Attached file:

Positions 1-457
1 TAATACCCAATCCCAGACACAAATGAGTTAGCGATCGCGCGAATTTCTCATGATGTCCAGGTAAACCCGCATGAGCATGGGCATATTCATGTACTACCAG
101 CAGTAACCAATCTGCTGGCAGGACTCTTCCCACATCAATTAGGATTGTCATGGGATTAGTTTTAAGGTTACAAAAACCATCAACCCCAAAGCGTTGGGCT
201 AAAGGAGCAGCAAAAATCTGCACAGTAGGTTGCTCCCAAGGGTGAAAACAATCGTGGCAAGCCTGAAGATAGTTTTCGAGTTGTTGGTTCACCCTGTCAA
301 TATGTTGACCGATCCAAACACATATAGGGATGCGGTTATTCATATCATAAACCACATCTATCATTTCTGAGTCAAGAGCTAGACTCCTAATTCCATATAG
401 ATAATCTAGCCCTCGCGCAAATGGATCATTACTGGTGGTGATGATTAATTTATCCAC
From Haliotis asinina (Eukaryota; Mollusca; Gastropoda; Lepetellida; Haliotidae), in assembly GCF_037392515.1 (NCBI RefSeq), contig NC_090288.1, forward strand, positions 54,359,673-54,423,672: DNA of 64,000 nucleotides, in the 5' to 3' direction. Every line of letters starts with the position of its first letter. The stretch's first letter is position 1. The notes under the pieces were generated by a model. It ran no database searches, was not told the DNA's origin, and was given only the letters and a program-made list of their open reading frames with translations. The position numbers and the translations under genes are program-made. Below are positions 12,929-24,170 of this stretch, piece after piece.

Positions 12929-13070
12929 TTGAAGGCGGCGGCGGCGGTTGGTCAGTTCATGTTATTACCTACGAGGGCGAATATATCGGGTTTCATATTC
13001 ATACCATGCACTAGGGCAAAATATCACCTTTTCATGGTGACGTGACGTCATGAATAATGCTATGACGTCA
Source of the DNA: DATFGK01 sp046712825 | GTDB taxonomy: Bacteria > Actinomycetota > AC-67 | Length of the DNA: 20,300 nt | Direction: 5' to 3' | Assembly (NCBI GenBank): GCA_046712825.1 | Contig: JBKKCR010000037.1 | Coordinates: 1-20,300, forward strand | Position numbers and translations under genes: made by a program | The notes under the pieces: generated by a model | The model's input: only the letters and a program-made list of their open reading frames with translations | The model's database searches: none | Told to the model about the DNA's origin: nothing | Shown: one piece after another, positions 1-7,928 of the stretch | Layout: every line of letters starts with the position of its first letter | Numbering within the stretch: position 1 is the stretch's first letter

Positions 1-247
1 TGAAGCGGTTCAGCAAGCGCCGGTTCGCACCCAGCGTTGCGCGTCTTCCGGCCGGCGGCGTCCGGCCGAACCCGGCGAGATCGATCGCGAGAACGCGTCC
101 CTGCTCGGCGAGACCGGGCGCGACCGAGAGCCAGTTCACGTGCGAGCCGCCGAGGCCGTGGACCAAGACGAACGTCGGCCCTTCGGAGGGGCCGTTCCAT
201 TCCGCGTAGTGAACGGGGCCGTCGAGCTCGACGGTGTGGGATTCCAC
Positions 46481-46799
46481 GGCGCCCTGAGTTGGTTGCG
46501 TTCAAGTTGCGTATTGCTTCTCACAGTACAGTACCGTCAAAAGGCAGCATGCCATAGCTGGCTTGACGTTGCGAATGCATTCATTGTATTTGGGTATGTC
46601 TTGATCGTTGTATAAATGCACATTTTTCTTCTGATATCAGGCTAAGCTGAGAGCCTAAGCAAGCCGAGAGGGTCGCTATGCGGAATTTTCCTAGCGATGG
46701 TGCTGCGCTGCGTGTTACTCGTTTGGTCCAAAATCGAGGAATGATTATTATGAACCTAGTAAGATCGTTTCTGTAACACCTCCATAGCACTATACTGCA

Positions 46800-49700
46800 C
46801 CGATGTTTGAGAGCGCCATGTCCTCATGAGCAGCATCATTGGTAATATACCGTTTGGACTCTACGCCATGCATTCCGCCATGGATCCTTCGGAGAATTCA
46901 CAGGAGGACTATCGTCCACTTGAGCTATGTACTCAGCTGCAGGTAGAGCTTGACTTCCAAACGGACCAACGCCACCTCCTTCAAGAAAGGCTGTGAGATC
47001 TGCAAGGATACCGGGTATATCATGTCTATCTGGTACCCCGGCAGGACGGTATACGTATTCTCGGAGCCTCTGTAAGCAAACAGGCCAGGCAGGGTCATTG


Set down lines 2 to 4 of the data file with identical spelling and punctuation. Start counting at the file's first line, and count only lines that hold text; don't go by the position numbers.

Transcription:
1 TAATACCCAATCCCAGACACAAATGAGTTAGCGATCGCGCGAATTTCTCATGATGTCCAGGTAAACCCGCATGAGCATGGGCATATTCATGTACTACCAG
101 CAGTAACCAATCTGCTGGCAGGACTCTTCCCACATCAATTAGGATTGTCATGGGATTAGTTTTAAGGTTACAAAAACCATCAACCCCAAAGCGTTGGGCT
201 AAAGGAGCAGCAAAAATCTGCACAGTAGGTTGCTCCCAAGGGTGAAAACAATCGTGGCAAGCCTGAAGATAGTTTTCGAGTTGTTGGTTCACCCTGTCAA